• In an essay published by the New York Times, Dan Fleschler writes about the struggle he goes through as his daughter choses to work as a counselor at a summer camp instead of taking on a high end unpaid summer internship. The essay isn’t a knock on camps, it’s a knock on this notion that to be successful you have to walk the designated life path. (ht to Jeff Keuss)

Here’s a little secret… and I hope it frees you:

There. is. no. right. path. to. the. right. answer. 

Trying to get the process just right, according to a book or some so-called expert, will merely lead you to a lot of stress and anxiety.

Sometimes, to get the results you are looking for, you’ll have to submit yourself to an established process. Say, with the IRS, or something like that.

But… for the most part… you need to figure out how to get results in a way that works for your unique gifts.

I’m ashamed to admit how much time and money I’ve wasted in my life learning “the right way” just to later learn that the way I was already doing it got better results and fit me better.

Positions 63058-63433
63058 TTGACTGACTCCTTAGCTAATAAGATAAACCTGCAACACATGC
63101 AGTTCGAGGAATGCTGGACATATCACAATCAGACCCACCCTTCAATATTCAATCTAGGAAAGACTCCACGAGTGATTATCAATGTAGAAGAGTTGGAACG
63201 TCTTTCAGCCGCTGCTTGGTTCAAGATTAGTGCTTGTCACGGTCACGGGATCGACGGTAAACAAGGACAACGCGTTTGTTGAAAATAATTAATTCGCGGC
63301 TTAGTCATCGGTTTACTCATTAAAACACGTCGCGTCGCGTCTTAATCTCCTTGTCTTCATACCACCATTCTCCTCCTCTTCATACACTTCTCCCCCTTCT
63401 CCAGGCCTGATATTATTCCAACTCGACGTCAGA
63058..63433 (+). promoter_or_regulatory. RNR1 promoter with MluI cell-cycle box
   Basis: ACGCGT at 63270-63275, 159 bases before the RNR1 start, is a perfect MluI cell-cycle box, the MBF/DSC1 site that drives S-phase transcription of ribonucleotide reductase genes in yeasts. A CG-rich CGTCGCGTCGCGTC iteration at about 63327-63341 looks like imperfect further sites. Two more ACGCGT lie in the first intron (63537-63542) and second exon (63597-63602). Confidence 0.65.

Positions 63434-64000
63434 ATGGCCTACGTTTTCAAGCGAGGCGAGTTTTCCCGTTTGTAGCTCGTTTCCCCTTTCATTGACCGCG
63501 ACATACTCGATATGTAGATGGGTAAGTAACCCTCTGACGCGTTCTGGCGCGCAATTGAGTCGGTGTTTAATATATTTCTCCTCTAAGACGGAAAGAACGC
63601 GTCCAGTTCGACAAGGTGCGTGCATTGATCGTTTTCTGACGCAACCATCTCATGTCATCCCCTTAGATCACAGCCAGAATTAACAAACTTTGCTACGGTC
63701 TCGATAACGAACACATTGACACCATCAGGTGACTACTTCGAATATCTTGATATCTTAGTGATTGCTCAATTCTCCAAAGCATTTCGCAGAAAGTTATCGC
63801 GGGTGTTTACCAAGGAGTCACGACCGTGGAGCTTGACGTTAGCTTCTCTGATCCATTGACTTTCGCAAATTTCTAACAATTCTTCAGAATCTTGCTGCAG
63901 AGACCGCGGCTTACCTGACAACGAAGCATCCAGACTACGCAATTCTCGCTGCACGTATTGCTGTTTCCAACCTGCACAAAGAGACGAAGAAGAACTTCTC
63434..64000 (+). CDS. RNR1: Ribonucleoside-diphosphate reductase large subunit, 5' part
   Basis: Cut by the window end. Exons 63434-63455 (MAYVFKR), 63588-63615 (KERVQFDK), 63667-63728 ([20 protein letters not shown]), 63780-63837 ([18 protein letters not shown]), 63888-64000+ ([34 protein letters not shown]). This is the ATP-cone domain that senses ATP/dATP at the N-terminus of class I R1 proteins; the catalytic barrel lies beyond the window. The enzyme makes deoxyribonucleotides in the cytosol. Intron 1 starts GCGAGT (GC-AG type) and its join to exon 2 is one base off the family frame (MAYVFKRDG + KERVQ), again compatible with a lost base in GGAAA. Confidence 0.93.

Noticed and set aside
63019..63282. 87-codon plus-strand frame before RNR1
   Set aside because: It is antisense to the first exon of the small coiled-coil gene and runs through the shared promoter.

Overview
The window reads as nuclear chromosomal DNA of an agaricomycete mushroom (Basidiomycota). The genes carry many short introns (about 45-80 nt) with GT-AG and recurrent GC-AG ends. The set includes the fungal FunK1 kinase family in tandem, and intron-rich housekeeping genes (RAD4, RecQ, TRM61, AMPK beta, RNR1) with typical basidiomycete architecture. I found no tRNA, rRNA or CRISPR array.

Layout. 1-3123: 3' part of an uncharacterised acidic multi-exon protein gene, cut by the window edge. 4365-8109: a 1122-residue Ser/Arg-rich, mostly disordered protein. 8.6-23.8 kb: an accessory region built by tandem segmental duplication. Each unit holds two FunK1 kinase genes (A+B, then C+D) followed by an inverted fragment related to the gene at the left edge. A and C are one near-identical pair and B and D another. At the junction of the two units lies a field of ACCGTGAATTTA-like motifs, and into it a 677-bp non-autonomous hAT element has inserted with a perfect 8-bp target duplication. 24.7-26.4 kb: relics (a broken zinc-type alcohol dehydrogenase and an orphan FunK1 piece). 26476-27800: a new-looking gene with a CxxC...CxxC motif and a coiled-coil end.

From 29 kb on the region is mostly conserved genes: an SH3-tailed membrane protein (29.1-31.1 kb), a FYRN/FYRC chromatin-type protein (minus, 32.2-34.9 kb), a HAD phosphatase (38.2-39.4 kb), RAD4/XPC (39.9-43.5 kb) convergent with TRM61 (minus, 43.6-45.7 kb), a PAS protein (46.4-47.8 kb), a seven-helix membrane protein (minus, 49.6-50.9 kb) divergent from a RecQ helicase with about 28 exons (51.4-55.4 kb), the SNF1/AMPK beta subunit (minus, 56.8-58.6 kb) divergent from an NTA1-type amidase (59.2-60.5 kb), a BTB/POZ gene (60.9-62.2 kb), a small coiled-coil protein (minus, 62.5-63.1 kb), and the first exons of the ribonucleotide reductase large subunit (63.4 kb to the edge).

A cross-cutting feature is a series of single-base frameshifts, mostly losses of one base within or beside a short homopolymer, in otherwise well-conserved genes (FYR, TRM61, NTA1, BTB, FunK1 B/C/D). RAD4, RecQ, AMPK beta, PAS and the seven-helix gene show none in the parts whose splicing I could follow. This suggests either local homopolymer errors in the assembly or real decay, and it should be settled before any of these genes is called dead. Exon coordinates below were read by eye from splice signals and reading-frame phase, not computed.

Skip that.

Get the results.

And make your own process.

Photo credit: Frank Watching Frank, Jr by James Vaughn via Flickr (Creative Commons)

Don’t Let 1% Win

We each have 1% driving us nuts in our lives. 

99% of the people in our lives are fine. They are benefited by the work we do, they are positive about us and who we are as people, or they are just neutral and have no opinion about us one way or the other.

But we each have a 1%. Negative Nancys. Horrible Harrys. The Haters.

The apostle Paul, in a moment of self-reflection, wrote about this to the church in Corinth…

Therefore, in order to keep me from becoming conceited, I was given a thorn in my flesh, a messenger of Satan, to torment me. Three times I pleaded with the Lord to take it away from me.

2 Corinthians 12:7-8

A thorn. Have you ever had a splinter or a thorn stuck in you? Yeah, you have to deal with it or it’ll drive you crazy!

You can’t ignore it. You can’t do nothing and let it get infected. You have to deal with it.